Storms hard, merciless, torrential. The trees didStorms hard, merciless, torrential. The trees did

 

Storms brewed on the emotionless horizon
promising nothing but winds to level even the mightiest of trees. Torrential
rain poured down in icy sheets like needles upon my face. The wind didn’t howl,
it screamed. The rain was not falling: it was driven, hard, merciless,
torrential. The trees did not sway, they creaked, bent and moaned as their fine
limbs were ripped away and their autumnal leaves became not confetti, but
ammunition in the gale.

A car came out of nowhere and drove right
through a puddle that was doing a very good impression of a miniature
lake. I was jolted out of my reverie and was dazed and drenched to the
bone.

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Great.

Now I had to spend the entire day like this. The
added weight of the water was enough to drop my emotions to a new low. I packed
my umbrella away; no need for that, now that I’m soaked. The outline of the
school was barely visible even within its proximity. It’s church-like structure
loomed over the rest of the surrounding buildings, as if it was wanting to make
its presence known.

I opened the gate to find the vast area eerily
quiet. Silence – well apart from the heavy rain bouncing back from the ground. As
if afraid of it. I crossed the grounds to the entrance where the sounds of life
emerged. The heavy bustling of the multitude of children leaked through the
open doors. I entered only to be slapped in the face by the warm heat of the
school.

I walked into the years playroom, taking a
seat by the window. A thin coat of condensation lined the windows which I wiped
immediately. The power of the storm could be sensed, even from the safety
inside. It rattled the windows and shook the drips of condensation mimicking the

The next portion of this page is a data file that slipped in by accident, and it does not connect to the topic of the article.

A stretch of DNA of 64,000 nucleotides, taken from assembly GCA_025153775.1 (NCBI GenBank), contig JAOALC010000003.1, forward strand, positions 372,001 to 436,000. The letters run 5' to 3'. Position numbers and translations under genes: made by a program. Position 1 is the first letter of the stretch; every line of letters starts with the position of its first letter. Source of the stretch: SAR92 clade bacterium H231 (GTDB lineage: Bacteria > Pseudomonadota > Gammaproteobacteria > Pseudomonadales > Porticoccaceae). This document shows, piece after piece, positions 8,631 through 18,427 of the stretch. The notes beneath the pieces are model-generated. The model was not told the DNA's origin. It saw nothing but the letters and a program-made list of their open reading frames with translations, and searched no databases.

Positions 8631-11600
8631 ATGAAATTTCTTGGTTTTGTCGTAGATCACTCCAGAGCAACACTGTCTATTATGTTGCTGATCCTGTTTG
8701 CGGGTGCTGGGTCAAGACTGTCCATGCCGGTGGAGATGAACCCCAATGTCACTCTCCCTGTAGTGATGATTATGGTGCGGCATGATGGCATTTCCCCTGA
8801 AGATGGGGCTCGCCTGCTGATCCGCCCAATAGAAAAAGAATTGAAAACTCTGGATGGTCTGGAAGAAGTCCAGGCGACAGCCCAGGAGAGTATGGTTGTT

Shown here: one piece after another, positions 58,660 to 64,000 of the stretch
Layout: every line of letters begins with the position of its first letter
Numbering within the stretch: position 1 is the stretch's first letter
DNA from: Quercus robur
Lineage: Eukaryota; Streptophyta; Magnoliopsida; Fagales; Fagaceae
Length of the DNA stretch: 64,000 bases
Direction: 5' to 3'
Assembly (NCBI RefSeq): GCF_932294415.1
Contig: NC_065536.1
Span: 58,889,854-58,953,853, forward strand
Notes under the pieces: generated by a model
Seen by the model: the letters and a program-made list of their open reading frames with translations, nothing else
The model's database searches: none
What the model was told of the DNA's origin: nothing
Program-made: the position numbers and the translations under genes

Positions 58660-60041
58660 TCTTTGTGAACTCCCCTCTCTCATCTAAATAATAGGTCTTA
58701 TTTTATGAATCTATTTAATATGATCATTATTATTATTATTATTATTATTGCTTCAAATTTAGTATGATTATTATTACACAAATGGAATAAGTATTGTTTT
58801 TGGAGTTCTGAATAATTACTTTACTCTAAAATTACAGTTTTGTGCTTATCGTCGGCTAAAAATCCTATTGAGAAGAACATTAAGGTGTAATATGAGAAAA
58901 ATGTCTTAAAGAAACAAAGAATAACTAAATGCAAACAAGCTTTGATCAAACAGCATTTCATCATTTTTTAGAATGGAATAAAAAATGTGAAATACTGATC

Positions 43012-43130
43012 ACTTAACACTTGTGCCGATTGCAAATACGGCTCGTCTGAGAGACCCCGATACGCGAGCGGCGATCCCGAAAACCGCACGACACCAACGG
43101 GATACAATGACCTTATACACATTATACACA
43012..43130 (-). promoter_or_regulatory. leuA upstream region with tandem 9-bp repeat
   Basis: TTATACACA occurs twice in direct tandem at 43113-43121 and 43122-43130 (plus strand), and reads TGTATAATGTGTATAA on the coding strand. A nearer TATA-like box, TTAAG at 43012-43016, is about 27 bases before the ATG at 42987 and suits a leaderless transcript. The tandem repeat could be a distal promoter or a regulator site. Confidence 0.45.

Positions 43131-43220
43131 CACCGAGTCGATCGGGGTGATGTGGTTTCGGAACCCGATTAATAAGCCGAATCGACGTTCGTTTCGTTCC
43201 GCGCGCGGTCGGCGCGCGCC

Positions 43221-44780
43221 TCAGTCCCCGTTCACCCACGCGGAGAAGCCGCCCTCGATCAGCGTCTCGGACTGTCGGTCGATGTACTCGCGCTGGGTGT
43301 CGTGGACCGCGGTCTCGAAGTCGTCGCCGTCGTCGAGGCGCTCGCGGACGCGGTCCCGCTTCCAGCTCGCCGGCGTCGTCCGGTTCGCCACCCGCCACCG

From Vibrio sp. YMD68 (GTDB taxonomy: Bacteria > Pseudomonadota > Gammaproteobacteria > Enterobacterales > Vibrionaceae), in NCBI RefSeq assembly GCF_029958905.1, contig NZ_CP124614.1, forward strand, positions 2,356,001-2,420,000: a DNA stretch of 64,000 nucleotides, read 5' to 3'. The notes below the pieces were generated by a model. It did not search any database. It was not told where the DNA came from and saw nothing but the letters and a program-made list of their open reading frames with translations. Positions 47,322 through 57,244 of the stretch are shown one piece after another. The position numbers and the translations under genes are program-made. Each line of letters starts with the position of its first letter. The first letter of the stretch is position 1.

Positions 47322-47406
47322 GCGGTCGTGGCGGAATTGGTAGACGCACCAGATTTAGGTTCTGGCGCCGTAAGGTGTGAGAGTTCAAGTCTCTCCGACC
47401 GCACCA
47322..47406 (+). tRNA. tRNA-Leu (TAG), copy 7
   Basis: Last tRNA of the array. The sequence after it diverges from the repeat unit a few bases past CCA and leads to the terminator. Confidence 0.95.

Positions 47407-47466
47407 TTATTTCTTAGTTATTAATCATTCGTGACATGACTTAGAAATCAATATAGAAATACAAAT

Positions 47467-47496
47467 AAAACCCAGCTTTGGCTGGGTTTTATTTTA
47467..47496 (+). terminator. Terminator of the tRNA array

flow of rainfall.  This storm was
considered one of the worst to hit Britain in a long time. Warnings were sent
across the whole country ensuring everyone was prepared. This was only the
beginning though. The worst was yet to come…

The day passed like usual. The same old
struggle through the lessons with teacher’s whose sole purpose was to cram our
heads with useless ‘knowledge’. We were advised to stay inside during lunch, not
that it affected me. My lunch periods in school were passed in the corner
reading my books; losing myself to another world.

The weather was at breaking point during the
final lesson. It was as if god had found a new dial on the weather machine to
create havoc. The power had gone and the teacher struggled to maintain
everyone’s focus. Eventually giving up, he let us talk amongst each other. I
continued gazing out the window, imagining what the scene would be elsewhere;
other places which were worst hit. The storm had started a day ago, beginning
with a months’ worth of rainfall in just a few hours. Now the scene had changed
completely.

When we were dismissed from school, it seemed
a challenge to get home. Though the streets were completely deserted, the rain
punished us, the wind whipped and the cold bit our fingertips as we struggled
to maintain balance. Suddenly, a creaking sound, disguised by the wind, erupted
from the top of the school. Squinting my eyes, I looked against the rain, up at
the building to see a segment of the roof being curled away from the school. I
was effortlessly removed and flung like a puppet down onto the street. A few screams
emerged from the distance. I took this as a sign to hurry home, where I would
hopefully be safe from this mess.

Now opening the gate to return home. This was
not an eerie place but the chaos of children running to the safety of their mother’s
cars, the bus packed, fifty feet away from the entrance was havoc. I would have
to venture further than the shelter of transport as I was preparing myself for
the journey on foot.

The foam air pockets in the soles of my shoes were
quickly removed